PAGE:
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Report No. 60

3.3. Section 3(2)-"act".- Section 3(2) defines the expression "act". It needs no change.

3.4. Section 3(3)-"affidavit".- Section 3(3) reads thus:

"affidavit" shall include affirmation and declaration in the case of persons by law allowed to affirm or declare instead of swearing. The definition is inaccurate, because it seems to equate "affidavit" and "oath", as the word "oath" is defined also1 in the same terms. What an "affidavit" really means is the written statement made on oath (or on a solemn affirmation etc.), and not the affirmation or oath itself.

Etymologically, the root of the word "affidavit" is the medieval Latin "fidus", which means trust. From this root, the word "affidare" was derived in medieval Latin, and it meant "has stated on oath". From that, the word "affidavit" is derived. Hence, the dictionary meaning of "affidavit" is a written statement confirmed by oath, to be used as judicial proof2. According to Wharton3, "affidavit" is a written statement sworn before a person having authority to administer an oath.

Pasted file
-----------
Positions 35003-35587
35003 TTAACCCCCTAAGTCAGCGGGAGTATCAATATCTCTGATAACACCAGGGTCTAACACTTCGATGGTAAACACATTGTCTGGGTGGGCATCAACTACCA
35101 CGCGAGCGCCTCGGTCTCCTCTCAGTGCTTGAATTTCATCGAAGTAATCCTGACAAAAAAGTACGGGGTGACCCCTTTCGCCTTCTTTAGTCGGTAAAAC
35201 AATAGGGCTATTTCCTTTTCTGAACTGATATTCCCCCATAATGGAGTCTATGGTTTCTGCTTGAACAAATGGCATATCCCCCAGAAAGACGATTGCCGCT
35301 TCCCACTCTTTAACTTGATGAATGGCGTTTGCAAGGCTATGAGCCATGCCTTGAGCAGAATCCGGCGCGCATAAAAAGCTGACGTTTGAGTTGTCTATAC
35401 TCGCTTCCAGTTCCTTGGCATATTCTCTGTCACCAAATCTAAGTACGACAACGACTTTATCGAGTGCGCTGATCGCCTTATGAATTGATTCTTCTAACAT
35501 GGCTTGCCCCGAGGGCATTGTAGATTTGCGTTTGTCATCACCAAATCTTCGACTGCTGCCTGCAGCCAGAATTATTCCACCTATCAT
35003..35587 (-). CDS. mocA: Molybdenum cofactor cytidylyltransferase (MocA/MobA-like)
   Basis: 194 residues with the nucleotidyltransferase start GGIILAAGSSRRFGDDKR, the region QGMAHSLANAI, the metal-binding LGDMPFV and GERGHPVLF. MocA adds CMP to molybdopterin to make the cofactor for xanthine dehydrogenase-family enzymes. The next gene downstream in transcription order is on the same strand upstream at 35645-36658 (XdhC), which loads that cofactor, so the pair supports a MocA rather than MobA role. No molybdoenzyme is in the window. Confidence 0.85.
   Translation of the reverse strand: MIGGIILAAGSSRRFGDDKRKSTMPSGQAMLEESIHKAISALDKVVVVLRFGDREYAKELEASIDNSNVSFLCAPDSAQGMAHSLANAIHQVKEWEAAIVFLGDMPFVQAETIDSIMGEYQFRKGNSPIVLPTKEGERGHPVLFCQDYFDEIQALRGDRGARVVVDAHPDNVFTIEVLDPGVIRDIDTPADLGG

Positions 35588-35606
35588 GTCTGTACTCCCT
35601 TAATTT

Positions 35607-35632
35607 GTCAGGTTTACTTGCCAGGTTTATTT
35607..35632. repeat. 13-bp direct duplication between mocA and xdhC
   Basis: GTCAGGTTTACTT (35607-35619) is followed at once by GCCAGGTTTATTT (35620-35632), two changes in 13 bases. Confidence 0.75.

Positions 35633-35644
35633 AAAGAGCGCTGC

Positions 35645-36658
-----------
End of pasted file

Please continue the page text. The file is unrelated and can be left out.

1. Section 3(37).

2. Concise Oxford Dictionary, (1964), under "affidavit", p. 27.

3. Wharton Law Lexicon, (1953), p. 38.



General Clauses Act, 1897 Back




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